Note that total T4 and T3 levels may actually be increased in pregnancy. This phenomenon is thought to be due to the estrogen-induced sialylation (increased sialic acid content) of the thyroxine-binding globulin (TBG). This leads to decreased clearance of the TBG by the liver and to increased levels and binding capacity of the TBG. Increased TBG synthesis is also thought to play a contributory role. The pregnancy-induced increased need for T4 occurs in the first trimester, usually within the first 8 weeks, and persists throughout pregnancy. Patients with hypothyroidism may require up to a 45-50% increase in the levothyroxine dose.

Patients with hypothyroidism are best followed up by monitoring the TSH and free T4 levels. Upon becoming pregnant, patients should have the TSH and free T4 levels checked within 4-8 weeks and then every 6-8 weeks while dose adjustments are being made. Patients who are adequately dosed and who are in a clinically and biochemically euthyroid state should have thyroid function tests (TSH and free T4) every 8 weeks. Dose adjustments should be made to keep the free T4 and TSH within reference ranges.

Patients who are diagnosed with Hashimoto thyroiditis or hypothyroidism from any cause during pregnancy should be started on a levothyroxine dose close to their replacement requirement, and the TSH level should be normalized as soon as possible. Untreated hypothyroidism carries increased maternal and fetal complications.

A transient reduction in serum TSH levels occurs toward the end of the first trimester, owing to high circulating levels of human chorionic gonadotropin (hCG); this phenomenon is often confused with hyperthyroidism.

The incidence of fetal loss is increased in patients who are TPO antibody positive.

Myxedema Coma

Myxedema coma is a state of extreme hypothyroidism with a very high mortality rate (approaching 60%). Patients with this condition usually present with an acute precipitating condition, most often in the following settings:

  • Long-standing, undiagnosed hypothyroidism

  • Discontinuation of T4 replacement therapy

  • Failure to institute T4 replacement after radioactive iodine ablation of the thyroid in Graves disease or after total thyroidectomy

Myxedema coma typically manifests in winter (or during extremely cold weather) in an elderly woman who has long-standing hypothyroidism. Hospitalized patients may have a history of sedating medication use. Typical clinical findings include hypothermia, obtundation or coma, hypoventilation, bradycardia, hyponatremia, hypoglycemia, and hypotension. Besides having an elevated TSH level, these patients may have undetectable free T4 levels.

The usual precipitating causes include infection, cardiovascular accident, pulmonary infection, congestive cardiac failure, and drugs, such as narcotics, sedatives, anesthetic agents, antidepressants, and tranquilizers (all of which depress the respiratory drive).

Therapy should be conducted in an acute care unit, where patients may require the following:

  • Ventilatory support for hypoventilation and carbon dioxide retention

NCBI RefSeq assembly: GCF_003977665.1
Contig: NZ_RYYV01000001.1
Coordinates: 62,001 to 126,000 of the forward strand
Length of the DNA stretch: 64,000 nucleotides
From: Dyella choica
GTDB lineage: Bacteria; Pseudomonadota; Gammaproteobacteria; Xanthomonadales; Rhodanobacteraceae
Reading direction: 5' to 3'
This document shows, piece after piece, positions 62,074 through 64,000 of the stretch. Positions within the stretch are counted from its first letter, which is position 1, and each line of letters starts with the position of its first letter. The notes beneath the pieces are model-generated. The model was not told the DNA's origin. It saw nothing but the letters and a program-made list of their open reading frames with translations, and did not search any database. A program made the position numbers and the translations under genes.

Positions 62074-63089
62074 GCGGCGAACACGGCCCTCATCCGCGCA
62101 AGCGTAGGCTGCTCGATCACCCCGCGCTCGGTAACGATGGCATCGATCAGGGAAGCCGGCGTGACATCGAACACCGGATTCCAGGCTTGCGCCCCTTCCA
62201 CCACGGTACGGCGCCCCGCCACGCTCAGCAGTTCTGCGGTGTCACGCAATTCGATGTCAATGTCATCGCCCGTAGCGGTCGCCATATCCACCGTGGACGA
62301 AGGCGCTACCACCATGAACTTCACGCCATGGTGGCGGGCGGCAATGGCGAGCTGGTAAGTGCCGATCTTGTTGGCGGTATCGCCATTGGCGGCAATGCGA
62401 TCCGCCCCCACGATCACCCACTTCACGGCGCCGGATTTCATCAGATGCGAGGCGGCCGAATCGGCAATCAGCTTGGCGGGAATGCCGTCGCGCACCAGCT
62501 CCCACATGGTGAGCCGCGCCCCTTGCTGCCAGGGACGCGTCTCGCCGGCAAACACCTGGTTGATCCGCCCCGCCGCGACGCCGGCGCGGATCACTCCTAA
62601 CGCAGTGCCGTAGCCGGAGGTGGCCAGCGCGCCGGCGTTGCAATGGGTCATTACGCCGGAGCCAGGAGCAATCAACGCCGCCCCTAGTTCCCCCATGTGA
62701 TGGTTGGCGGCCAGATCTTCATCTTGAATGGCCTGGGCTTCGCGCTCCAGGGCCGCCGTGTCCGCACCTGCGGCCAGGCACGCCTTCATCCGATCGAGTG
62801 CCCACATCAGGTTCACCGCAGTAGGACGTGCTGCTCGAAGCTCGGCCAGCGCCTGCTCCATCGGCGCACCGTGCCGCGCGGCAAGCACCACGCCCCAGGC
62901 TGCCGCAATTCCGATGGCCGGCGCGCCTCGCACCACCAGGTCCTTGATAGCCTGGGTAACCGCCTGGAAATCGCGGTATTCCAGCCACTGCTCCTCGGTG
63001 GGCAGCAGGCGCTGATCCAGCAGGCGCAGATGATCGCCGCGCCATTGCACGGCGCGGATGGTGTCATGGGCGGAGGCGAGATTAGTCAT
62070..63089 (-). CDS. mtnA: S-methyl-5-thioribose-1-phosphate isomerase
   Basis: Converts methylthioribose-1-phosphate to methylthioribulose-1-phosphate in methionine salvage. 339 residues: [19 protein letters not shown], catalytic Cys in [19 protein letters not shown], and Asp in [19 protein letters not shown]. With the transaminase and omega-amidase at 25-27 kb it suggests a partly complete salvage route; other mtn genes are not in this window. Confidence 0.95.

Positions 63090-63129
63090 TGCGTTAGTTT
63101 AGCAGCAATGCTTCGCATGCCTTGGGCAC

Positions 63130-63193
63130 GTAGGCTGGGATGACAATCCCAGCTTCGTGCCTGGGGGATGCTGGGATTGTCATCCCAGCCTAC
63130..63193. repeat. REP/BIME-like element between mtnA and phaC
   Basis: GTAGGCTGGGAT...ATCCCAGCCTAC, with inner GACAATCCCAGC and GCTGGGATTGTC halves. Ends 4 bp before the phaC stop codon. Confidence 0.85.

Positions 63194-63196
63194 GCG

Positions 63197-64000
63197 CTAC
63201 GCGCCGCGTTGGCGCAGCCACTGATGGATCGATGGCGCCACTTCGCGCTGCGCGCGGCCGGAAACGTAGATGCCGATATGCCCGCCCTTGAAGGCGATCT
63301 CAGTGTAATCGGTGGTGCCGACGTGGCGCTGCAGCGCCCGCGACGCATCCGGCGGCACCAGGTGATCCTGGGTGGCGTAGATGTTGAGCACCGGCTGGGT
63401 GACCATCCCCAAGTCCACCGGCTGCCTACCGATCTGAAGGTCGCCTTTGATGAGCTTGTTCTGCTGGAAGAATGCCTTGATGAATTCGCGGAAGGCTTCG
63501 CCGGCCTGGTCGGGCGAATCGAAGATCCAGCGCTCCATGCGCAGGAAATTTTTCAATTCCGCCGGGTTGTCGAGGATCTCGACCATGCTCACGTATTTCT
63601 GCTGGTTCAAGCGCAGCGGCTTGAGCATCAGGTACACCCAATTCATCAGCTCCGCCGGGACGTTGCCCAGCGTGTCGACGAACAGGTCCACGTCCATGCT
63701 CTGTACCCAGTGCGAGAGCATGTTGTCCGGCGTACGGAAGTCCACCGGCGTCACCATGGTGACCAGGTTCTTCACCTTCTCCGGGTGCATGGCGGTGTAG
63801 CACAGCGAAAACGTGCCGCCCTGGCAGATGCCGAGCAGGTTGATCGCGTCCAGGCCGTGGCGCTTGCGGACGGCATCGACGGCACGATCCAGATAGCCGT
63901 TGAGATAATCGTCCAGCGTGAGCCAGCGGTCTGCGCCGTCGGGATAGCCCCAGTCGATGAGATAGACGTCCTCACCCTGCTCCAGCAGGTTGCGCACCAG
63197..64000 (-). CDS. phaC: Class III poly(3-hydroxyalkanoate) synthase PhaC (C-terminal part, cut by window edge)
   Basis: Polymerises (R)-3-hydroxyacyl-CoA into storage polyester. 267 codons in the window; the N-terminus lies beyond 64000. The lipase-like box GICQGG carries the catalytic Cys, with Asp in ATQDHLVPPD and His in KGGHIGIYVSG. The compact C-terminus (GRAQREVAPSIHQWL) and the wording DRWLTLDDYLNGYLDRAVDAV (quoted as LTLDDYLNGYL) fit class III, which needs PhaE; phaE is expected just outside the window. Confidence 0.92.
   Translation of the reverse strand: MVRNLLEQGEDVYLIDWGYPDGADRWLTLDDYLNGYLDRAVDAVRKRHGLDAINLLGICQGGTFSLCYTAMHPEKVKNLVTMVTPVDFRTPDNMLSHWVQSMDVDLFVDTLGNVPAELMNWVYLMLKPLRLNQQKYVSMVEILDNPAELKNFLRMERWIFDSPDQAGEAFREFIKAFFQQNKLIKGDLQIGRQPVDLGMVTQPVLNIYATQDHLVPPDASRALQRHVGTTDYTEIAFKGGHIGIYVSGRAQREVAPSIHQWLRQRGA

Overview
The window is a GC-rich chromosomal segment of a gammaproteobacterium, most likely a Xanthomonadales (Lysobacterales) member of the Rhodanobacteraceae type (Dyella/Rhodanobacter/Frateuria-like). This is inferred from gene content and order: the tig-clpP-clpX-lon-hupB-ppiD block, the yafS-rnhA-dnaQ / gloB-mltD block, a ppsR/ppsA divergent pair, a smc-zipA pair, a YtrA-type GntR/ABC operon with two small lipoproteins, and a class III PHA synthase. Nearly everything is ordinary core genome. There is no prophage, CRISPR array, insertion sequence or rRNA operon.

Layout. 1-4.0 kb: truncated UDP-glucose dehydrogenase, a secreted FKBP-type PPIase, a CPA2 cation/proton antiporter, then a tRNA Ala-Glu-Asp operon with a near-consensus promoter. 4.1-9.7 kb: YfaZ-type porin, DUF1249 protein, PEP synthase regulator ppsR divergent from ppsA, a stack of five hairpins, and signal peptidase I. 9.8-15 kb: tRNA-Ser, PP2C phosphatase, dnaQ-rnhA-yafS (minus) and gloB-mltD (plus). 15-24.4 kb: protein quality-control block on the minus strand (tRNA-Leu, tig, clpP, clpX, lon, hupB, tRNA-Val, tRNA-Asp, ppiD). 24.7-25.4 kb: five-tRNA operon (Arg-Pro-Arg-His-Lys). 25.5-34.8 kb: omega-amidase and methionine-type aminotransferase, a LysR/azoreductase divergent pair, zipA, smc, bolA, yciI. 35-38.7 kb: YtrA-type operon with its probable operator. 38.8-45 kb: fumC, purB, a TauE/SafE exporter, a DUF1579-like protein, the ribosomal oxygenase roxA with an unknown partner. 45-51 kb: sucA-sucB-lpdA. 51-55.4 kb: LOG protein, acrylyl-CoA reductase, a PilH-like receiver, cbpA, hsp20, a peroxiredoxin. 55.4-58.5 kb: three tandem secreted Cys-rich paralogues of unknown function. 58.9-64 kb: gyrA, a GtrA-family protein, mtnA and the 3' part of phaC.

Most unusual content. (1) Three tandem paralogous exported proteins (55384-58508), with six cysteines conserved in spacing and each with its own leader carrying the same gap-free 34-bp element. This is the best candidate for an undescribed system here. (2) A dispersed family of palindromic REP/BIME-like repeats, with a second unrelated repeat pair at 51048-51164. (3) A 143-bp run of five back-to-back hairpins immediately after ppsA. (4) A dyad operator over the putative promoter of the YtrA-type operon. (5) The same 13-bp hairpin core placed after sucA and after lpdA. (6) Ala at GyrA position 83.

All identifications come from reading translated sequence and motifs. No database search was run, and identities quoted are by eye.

• Electrocardiographic monitoring and a Swan-Ganz catheter for hemodynamic monitoring

  • Judicious rewarming to avoid excessive vasodilatation, which would increase oxygen consumption and could lead to worsening of hypotension and vascular collapse

  • Steroids, preferably hydrocortisone in stress doses

  • Treatment of infection or any other precipitating causes

  • Fluid restriction with or without hypertonic saline and Lasix to promote water diuresis

  • Levothyroxine

Levothyroxine is administered intravenously in a loading dose of 4 mcg/kg of lean body weight; this is about 300-600 mcg, which should be administered by rapid IV injection. The daily maintenance dose is 50-100 mcg/d, administered intravenously until the patient can take it orally.

Surgical Care

Indications for surgery include the following:

  • A large goiter with obstructive symptoms, such as dysphagia, voice hoarseness, and stridor, caused by extrinsic obstruction of airflow - Evaluate patients with these symptoms with a barium swallow study and pulmonary function tests, including flow volume loops and a neck computed tomography (CT) scan

  • Presence of a malignant nodule - As found by cytologic examination via fine-needle aspiration

  • Presence of a lymphoma diagnosed on fine-needle aspiration - Thyroid lymphoma responds very well to radiotherapy and is the treatment modality of choice in this situation

  • Cosmetic reasons - For large, unsightly goiters

Long-Term Monitoring

Upon the initiation of the levothyroxine replacement therapy, check thyroid function tests, specifically TSH, initially every 6-8 weeks as dose adjustments are made. After the attainment of the clinical euthyroid state and a normal TSH level, patients and the TSH levels may be checked every 6-12 months.

More frequent follow-up and TSH checks may need to be performed when patients start taking medications, such as ferrous sulfate, calcium supplementation, and multivitamins, that have the potential to impair the absorption of levothyroxine and therefore to affect the TSH level. Patients need to be advised to separate these medications from levothyroxine by at least 4 hours.

Follow-up care should include clinical evaluation for symptoms of hypothyroidism or iatrogenic hyperthyroidism.

Physical examination should routinely include weight measurement, pulse and blood pressure determinations, and thyroid examination for the presence of nodules.

 

Medication

Medication Summary

As previously discussed, the treatment of choice for Hashimoto thyroiditis (or hypothyroidism from any cause) is thyroid hormone replacement. The drug of choice is orally administered levothyroxine sodium, usually for life.

Tailor and titrate the dose of levothyroxine sodium to meet the individual patient's requirements. The goal of therapy is to restore a clinically and biochemically euthyroid state.